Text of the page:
Thieves Hit Real Estate Open Houses

Here’s a strange proposition; place an ad in the local paper requesting complete strangers come to your home and look inside your kitchen, bathroom, your kids room and your bedroom. In the ad tell them how nice the house is and you want them to see it from 2-4 on Sunday afternoon.

Then, to make it even more interesting, have another stranger (or someone you only have a brief relationship with) show them around the house. Meanwhile you go out, run some errands or have lunch.

Keep the block of knives on the counter and leave everything pretty much where you normally would and when you get home maybe it will still be there. Sound like a sound plan? It’s one that thousands of people execute hundreds and thousands of times a year.

Open houses are (in my mind) a weird process that is otherwise a good way to bring attention to the sale of a home. If the homeowner is smart, they will hire a professional real estate agent to facilitate the process. However, the homeowner often puts too much faith in the real estate professional to protector their belongings. This is a big mistake and a false sense of security.

No offense to the real estate professionals, many of them don’t really understand what they should and shouldn’t do in regards to “securing” your stuff.

I present about 50 programs a year to real estate agents on this topic. I always ask “what would you do if you saw someone steal something?” Inevitably I get responses where agents would say “I’d tell them to put it back!” Alrighty then. While this is the “right thing to do” it’s not the right thing for the agent to do. Because now the thief has to decide how bad they want the stuff and they now have to determine what it’s going to take to keep it. Giving a thief an ultimatum may result in violence.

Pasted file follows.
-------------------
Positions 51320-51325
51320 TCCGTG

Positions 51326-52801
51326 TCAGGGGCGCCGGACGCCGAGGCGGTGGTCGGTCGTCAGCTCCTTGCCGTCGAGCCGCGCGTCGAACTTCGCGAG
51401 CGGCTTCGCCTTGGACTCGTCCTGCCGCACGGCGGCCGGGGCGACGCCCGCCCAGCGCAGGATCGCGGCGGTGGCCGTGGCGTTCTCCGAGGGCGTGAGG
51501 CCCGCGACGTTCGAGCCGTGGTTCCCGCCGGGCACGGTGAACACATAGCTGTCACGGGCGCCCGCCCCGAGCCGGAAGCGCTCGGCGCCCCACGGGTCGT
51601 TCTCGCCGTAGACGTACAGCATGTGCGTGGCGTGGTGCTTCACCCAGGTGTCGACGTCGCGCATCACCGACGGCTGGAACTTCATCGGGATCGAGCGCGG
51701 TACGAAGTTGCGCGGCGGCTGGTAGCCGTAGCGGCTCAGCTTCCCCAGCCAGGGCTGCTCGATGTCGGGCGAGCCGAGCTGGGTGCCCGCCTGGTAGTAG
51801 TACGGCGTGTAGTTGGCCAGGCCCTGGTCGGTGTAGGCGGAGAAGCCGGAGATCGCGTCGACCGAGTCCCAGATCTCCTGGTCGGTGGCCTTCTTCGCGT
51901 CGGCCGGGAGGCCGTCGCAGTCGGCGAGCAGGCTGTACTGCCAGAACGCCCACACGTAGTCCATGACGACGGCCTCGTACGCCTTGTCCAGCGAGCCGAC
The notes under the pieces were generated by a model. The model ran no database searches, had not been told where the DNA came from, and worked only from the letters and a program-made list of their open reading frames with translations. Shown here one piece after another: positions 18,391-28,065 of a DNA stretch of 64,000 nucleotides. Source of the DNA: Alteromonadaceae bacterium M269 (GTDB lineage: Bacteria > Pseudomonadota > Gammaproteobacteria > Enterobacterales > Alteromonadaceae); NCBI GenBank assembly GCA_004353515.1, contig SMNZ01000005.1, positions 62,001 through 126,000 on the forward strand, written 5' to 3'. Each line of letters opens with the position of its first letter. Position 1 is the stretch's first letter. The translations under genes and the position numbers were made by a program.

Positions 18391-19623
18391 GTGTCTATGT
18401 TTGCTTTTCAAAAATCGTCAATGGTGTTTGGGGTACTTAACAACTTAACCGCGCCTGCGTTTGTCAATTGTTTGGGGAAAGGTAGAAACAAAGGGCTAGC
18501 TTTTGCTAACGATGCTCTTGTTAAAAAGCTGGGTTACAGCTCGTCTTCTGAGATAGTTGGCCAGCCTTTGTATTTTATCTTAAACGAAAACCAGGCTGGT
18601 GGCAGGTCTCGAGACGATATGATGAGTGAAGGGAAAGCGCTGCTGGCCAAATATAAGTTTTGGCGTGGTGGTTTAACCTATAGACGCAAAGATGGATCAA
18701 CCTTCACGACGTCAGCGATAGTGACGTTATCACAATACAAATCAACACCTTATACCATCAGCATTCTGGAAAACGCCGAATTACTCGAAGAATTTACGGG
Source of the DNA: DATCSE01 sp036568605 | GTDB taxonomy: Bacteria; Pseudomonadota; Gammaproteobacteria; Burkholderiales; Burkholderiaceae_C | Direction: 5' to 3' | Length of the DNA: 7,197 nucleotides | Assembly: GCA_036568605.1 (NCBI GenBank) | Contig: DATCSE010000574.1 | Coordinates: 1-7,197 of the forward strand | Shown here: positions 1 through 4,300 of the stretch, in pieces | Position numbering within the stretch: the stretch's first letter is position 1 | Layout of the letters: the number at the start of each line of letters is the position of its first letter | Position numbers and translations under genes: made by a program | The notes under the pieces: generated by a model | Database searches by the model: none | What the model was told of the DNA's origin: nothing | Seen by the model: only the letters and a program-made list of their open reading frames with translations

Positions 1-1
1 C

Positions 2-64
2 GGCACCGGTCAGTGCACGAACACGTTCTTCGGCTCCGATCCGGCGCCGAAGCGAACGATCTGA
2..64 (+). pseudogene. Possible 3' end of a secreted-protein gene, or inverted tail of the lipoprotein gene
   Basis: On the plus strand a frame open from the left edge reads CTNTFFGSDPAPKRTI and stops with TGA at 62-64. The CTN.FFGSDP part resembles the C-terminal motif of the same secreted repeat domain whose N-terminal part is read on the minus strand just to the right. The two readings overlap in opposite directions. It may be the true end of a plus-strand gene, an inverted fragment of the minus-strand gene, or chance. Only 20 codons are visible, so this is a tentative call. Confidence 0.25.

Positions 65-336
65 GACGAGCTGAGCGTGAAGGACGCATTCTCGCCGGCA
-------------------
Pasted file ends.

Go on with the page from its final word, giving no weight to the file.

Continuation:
The Aldergrove Star reports “These crimes are committed by thieves posing as potential homebuyers attending open houses or walking through homes for sale with a realtor. The thieves will distract the realtor, perhaps asking for a tape measure, and while the realtor facilitates the request, property is pocketed. Property targeted during these thefts includes laptops, jewelry, designer purses, small electronics, and other miscellaneous items.”

Real estate agents should not consider themselves in any way “security guards”. The home owner in no way should consider agents responsible for protecting their stuff. If you are a homeowner or a real estate agent, have a discussion that includes the following tips:

  • Hide or remove your valuables and medications.  If it can be easily stolen and has resale street value, then remove it.
  • Request your real estate agent bring additional agents. There is always strength in numbers.
  • Protect yourself from identity theft. Remove or lock up bills, credit card receipts and bank statements.
  • If anyone ever steals something and you see them, run out of that home as fast as possible. If a person is crazy enough to steal from an open house, then they are crazy enough to commit violence.  There is nothing of monetary value on the planet that I would fight for.
  • Put signage out saying “Property Under Video Surveillance
  • Always check the security status of home security systems, doors and windows before and after a showing. Make sure they are all locked and the hinges are still in the doors.